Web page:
Saturday, 3 August 2013
Recommended music: 'Any Port In A Storm' by Scott & Charlene's Wedding
Craig Dermody's second long-player under this magical moniker sees him relocated in New York City, although you sense that wherever he lives he'll always be something of an outsider. A magnificent muddle of jangly guitars, story-telling lyrics shot through with equal amounts of humour and pathos, and a retro-musicality firmly routed in the early 90s - on the tellingly-titled '1993' he even sings "And I ain't done much changing in what I love since 1993". The album is kinda summed up by the track 'Fakin' NYC' wherein he states "I'm fakin' in New York City, I'll let you in in a secret of mine, I don't know what I'm doing any of the time".
Despite the slacker vibes there's some definite effort been put into this album - there are hooks and melodies aplenty, and I reckon it takes a lot of practice to perfect that barely-singing approach to vocals. It's hard to make a record that instantly feels like it's your friend, that you'd want to sit in a bar with and talk shit with all evening, but this album has that familiarity and warmness. It's a record whose sound and stories work equally as well in East London as they do in East Village, and perhaps, amidst the great hooks and charming songs, that's its greatest success. If he really is looking for any port in a storm then you should let Dermody take shelter in your harbour - your life will be all the better for it.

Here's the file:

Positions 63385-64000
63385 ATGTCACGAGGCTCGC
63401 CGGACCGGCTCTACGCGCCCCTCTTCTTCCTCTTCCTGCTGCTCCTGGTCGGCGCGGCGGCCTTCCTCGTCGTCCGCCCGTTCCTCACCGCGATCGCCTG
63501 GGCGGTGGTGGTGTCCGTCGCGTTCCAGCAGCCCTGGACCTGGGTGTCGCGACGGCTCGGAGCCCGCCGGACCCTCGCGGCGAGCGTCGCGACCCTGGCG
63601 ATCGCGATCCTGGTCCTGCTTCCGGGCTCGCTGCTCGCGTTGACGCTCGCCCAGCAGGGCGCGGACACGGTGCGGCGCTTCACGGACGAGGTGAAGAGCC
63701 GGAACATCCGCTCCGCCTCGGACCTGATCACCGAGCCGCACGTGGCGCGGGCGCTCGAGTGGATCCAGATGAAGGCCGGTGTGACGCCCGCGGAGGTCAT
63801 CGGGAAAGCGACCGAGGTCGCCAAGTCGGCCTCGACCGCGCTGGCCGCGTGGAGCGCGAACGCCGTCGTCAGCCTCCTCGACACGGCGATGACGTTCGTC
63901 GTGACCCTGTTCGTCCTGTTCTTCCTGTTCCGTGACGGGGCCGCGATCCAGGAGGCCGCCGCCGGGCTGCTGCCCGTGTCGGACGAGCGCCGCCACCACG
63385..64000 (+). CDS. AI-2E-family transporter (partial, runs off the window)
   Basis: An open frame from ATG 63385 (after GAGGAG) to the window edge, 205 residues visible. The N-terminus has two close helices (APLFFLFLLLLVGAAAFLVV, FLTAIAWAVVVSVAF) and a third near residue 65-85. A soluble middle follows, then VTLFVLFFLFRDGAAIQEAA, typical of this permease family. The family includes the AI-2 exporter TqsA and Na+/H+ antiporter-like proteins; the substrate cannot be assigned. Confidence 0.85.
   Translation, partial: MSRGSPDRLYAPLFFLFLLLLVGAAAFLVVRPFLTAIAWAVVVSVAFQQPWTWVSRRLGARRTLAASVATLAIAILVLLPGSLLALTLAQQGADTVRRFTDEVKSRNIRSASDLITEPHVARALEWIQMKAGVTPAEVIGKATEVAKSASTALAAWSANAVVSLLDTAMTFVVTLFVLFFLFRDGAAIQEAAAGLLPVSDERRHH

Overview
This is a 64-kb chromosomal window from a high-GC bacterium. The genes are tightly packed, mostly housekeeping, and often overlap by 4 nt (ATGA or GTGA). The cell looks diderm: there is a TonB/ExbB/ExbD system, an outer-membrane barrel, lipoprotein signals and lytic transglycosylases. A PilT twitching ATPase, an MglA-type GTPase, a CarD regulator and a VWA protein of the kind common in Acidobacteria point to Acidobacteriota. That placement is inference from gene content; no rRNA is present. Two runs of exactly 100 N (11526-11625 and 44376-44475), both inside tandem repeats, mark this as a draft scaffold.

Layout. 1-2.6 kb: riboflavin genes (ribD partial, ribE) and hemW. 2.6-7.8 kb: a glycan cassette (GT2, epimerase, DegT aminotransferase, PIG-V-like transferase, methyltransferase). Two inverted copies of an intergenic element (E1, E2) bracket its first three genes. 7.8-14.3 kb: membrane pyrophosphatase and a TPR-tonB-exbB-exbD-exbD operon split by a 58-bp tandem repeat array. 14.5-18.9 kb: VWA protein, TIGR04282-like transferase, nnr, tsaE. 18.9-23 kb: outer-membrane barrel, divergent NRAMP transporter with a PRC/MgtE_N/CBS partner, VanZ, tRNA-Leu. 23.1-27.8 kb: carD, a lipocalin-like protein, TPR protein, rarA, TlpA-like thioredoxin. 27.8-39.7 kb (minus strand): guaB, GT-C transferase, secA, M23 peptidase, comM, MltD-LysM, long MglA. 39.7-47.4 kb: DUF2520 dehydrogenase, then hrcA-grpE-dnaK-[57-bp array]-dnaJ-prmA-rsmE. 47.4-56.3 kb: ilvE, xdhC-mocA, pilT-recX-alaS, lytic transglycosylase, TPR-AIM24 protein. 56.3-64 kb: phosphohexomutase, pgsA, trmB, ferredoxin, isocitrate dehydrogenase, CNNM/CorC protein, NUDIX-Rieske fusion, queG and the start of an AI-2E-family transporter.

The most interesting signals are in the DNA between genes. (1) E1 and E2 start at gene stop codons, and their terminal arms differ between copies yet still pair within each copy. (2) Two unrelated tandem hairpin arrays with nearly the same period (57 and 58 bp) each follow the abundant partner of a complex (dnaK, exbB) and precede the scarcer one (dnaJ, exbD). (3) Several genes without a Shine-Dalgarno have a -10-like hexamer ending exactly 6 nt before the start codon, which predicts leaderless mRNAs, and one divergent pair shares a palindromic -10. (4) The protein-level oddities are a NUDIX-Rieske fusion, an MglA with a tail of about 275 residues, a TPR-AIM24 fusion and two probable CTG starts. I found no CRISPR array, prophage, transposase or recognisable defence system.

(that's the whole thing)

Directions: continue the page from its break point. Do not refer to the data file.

By the way, my cd copy of the album also came with the added bonus of a copy of the 'Two Weeks' EP from earlier this year (I assume they all do, at least initially?) which makes it even better value.
I'll leave you with this thought from 'Jackie Boy', which I imagine in one of Dermody's mantras;- "I dragged myself into the void until I had nothing left, when you've got nothing left you've still got rock'n'roll".
You can listen to some of the album's tracks ad even grab a free download or two below.